By Alison Ballance
The secret to having good numbers of one of New Zealand’s most endangered species living on a South Canterbury farm is a natural spring - which provides water even during a drought – plus a farmer who is motivated to fence out stock and work with the local primary school to improve and expand the habitat.
“Ross is the reason this is happening,” says Lan. “He’s been wanting to do something with the site for years … [and now] it really just feels like all different aspects of the community coming together
This population of Canterbury mudfish is fortunate to have a sympathetic farm owner, as there is currently no legal protection under the Wildlife Act for any species of freshwater fish in New Zealand, expect for the extinct grayling, so conservation measures rely on the goodwill of landowners.
When cropping and dairy farmer Ross bought the farm seven years ago there was a population of Canterbury mudfish living in the drainage ditches, but not much in the way of fencing. He fenced off the ditch first, kept stock away from that part of the farm, and with Immediate Steps funding from Environment Canterbury’s Orari-Opihi-Pareora Zone Committee and support from the Department of Conservation, he has just completed fencing off just over a hectare of mudfish habitat.
To enhance the area for the mudfish twenty mudfish ponds were dug in the swampy ground near the drainage ditches at the end of 2014. Lan laughs and says they had to explain to the digger driver that they didn’t want the ponds – which are about a metre deep, five metres long and three metres wide – to be tidy, but rather they wanted rough gently-sloping edges where the mudfish would be able to find shelter. Water from the spring and wetland area quickly filled the ponds, and many of the ponds soon had a healthy growth of pondweed on the surface.
On the 1st May 2015 Lan, Ross and a class from the school headed out to see how the mudfish had survived the intense summer drought – and whether any of the new ponds had been naturally colonised by the mudfish. The day before, Lan Pham and Sophie Allen from Working Water’s Trust, and South Canterbury mudfish expert Leanne O’Brien from Ichthyo-niche, had set fish traps baited with marmite – and the first trap they checked from one of the new ponds had caught nine mudfish. Mudfish can move between ponds by slithering across wet grass. The original ditch was teeming with mudfish, and Leanne decided that these would be liberated into a couple of the new ponds that she thought the mudfish might have more difficulty reaching themselves.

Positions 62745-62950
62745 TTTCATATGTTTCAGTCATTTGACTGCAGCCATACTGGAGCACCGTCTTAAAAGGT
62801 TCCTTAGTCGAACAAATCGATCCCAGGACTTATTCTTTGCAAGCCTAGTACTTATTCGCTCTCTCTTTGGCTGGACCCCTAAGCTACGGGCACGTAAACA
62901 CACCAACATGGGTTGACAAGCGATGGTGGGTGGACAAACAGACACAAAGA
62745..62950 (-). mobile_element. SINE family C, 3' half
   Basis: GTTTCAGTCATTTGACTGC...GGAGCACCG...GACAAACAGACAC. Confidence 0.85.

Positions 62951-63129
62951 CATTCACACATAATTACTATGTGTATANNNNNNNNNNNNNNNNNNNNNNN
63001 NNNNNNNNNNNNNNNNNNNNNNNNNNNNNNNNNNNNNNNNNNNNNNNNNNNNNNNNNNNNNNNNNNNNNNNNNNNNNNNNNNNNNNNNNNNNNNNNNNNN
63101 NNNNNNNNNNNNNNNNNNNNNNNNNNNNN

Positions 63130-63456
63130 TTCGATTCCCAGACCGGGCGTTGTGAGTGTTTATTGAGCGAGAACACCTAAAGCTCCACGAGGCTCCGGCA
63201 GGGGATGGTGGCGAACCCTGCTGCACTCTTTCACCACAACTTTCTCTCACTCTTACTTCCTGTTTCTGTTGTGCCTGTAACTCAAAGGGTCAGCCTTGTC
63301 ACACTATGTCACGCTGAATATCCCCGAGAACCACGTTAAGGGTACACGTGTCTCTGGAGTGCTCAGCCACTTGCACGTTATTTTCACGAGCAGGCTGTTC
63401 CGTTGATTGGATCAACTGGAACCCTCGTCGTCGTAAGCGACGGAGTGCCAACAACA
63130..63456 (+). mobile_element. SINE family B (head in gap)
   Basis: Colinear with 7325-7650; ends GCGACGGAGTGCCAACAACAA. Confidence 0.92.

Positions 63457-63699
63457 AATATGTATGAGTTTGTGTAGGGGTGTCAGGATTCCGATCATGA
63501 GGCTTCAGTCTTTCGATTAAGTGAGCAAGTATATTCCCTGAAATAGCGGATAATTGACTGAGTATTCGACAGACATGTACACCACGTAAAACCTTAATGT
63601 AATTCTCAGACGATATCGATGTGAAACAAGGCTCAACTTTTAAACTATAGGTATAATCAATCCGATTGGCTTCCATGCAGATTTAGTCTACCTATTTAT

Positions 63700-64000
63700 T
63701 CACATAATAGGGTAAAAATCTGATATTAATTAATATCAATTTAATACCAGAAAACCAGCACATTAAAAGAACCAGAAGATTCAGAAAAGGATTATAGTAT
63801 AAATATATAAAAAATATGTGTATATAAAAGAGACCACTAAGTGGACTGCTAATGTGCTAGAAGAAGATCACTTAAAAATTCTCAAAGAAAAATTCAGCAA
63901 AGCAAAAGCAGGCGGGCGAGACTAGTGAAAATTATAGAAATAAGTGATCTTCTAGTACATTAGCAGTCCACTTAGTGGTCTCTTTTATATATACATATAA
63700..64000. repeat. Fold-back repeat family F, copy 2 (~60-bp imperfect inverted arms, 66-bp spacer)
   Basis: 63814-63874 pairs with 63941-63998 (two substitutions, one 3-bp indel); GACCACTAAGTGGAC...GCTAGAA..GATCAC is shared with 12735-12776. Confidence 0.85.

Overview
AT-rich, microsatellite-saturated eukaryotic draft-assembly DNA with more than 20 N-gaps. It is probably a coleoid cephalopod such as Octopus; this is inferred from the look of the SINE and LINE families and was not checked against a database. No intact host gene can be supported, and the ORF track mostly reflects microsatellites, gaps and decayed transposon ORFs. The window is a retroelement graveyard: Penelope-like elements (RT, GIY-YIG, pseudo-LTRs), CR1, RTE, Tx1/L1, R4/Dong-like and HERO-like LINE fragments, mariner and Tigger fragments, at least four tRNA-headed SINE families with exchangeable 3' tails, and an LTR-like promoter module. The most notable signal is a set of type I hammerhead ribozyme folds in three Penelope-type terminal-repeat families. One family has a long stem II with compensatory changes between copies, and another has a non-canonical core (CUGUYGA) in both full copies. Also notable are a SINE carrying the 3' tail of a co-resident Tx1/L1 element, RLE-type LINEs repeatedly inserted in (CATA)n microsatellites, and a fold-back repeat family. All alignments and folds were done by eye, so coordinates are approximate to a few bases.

Canterbury mudfish are listed as Threatened - Nationally Critical, and are the most endangered of the five mudfish species. They are the second most endangered species of freshwater fish in New Zealand.
“The number of Canterbury mudfish populations that need attention is just huge. We literally are losing them really quickly, particularly with the drought.”
Lan gives the example how one significant population of Canterbury mudfish disappeared this year, because the habitat dried up in the drought and there were no regulations to stop the landowner from then digging it up and installing a centre pivot irrigator. Lan says the main problem is a lack of knowledge about the mudfish, with many landowners not realising they even have populations on their property.
Ross says he has plans to protect all the little wetlands and streams on the farm, and that his aim is to covenant the fenced area that the school is involved in. In the long term, Ross, St Andrews School and the Working Waters Trust would like to put a boardwalk through the reserve, which is adjacent to State Highway One, and invite the public to walk through the reserve, and learn about the Canterbury mudfish.
Department of Conservation freshwater ranger Peter Ravenscroft, who works with many threatened freshwater fish populations in Otago, joined Lan and the St Andrews school on Ross’s farm, and he was very impressed with what was happening.
“Ticks all the boxes, doesn’t it?" says Peter. "Local community with a local farmer looking after local values, with support from passionate people like Leanne and Lan, and a little bit of financial support from the likes of DoC and Ecan to provide the resources. And then benefit to a nationally critical animal – I couldn’t be happier, to be honest.”